European pushback against government overreach

Two instances of the people being fed up with overweaning statism - in Switzerland and France - may indicate the people of Europe are approaching the limits of their tolerance for the ever-expanding powers of government.

In Switzerland, a measure to limit the pay of executives went down to a crushing defeat:

Switzerland stepped back from a movement to control corporate pay levels, overwhelmingly rejecting an initiative that would have restricted executive salaries to 12 times that of the lowest paid employee.

Roughly 65% of Swiss voters Sunday opposed the 1:12 Initiative for Fair Pay, according to results from all of the country's 26 cantons reported by Swiss television. Another 34% supported the referendum item, which was named for the organizers' belief no one in a Swiss company should earn more in a month than someone else makes in a year.

The rejection of the 1:12 initiative marks a move away from Swiss efforts to more tightly govern how companies compensate their employees that has been driven by a growing wealth gap between the country's executive class and everyday workers.

Earlier this year, Swiss voters approved a strong say-on-pay proposal that will require a binding shareholder vote on executive salaries at all publicly traded Swiss companies when a law is finalized. Named after Swiss businessman and politician Thomas Minder, it will also ban signing bonuses, golden parachutes and other forms of compensation.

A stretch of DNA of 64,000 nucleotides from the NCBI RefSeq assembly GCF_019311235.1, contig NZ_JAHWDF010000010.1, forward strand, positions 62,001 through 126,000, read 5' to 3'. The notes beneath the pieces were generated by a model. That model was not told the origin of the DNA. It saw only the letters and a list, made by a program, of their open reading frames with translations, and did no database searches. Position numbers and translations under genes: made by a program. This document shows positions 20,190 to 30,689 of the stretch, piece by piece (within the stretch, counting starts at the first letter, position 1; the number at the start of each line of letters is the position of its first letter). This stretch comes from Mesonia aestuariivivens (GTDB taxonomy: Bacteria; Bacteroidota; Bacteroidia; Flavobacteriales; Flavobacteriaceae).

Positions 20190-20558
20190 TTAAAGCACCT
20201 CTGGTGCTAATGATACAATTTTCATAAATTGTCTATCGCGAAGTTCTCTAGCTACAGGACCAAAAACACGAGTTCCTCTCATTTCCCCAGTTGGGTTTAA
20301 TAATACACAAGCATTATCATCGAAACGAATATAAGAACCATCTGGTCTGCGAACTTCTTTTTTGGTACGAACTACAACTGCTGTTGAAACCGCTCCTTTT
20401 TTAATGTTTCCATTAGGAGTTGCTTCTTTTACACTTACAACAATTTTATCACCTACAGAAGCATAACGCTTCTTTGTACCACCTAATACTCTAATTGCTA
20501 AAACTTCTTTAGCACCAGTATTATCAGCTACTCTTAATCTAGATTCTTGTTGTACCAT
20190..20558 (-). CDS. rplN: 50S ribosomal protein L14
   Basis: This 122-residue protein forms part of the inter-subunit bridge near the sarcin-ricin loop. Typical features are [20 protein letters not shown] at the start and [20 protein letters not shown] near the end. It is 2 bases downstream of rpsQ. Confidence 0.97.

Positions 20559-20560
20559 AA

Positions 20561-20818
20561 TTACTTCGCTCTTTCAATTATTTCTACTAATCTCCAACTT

"We certainly don't need the state dictating pay levels," Martin Janssen, chief executive of the ECOFIN-Group, a Zurich-based institutional investment adviser, said of the 1:12 Initiative. He added that the Minder initiative would provide Switzerland with enough guidance on salary issues.

Opposition to the 1:12 initiative had been fierce, with the cabinet and both houses of parliament issuing recommendations that voters reject the measure because it would make Switzerland a less attractive place to for companies to do business.

In France, farmers blocked roads with their tractors to protest new taxes and regulations being imposed on them by the EU:

A total of seven roadblocks were up in the Paris region, according to the website of DiRiF, which runs the area's road network, and which advised commuters to take public rail transport. Television news channels showed long lines of blocked traffic under rainy skies and near-freezing temperatures.

"I don't think this is the right way to express one's views," Agriculture Minister Stephane Le Foll said in an interview in Le Figaro newspaper. "We are always open to dialogue."